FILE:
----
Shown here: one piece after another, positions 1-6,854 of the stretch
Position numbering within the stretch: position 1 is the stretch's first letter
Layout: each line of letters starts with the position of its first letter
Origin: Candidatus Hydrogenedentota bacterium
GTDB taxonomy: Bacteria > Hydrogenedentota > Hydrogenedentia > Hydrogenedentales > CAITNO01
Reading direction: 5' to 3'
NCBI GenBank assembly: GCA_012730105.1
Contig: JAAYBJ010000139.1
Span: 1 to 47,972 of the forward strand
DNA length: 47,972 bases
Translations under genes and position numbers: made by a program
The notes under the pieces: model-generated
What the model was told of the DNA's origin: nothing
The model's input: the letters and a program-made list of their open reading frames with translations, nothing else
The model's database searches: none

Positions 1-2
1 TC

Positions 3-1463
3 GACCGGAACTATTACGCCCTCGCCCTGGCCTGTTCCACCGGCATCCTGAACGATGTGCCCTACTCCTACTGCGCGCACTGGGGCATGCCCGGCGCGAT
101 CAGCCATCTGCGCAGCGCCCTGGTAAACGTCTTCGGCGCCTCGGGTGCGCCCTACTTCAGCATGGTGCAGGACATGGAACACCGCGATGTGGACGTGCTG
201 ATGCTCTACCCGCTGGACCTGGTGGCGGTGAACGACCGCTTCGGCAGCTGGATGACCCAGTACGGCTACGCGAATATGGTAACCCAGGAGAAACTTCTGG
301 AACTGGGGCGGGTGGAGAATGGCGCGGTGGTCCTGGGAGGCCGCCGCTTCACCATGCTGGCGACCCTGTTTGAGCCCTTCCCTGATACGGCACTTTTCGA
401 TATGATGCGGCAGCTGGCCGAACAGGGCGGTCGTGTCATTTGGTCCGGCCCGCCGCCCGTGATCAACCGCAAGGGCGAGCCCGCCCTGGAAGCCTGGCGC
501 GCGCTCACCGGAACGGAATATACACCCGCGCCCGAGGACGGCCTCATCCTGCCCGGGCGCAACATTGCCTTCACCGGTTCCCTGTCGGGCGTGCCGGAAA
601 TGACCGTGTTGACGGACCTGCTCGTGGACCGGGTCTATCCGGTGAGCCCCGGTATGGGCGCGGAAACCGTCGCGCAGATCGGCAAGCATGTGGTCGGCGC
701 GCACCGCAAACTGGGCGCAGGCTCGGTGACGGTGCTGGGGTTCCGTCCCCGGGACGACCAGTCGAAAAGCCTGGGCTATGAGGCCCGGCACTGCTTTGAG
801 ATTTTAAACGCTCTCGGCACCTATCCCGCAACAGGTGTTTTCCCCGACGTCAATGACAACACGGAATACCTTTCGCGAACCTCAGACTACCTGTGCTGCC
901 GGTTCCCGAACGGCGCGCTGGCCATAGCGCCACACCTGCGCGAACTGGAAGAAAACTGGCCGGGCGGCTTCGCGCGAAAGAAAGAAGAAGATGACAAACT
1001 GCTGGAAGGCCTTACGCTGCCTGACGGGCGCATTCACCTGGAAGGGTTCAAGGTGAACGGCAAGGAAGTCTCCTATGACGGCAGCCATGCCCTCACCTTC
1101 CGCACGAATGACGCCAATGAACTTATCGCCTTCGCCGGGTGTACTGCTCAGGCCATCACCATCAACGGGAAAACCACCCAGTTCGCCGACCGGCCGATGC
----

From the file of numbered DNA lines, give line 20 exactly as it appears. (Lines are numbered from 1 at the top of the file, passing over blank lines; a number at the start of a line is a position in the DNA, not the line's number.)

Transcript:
101 CAGCCATCTGCGCAGCGCCCTGGTAAACGTCTTCGGCGCCTCGGGTGCGCCCTACTTCAGCATGGTGCAGGACATGGAACACCGCGATGTGGACGTGCTG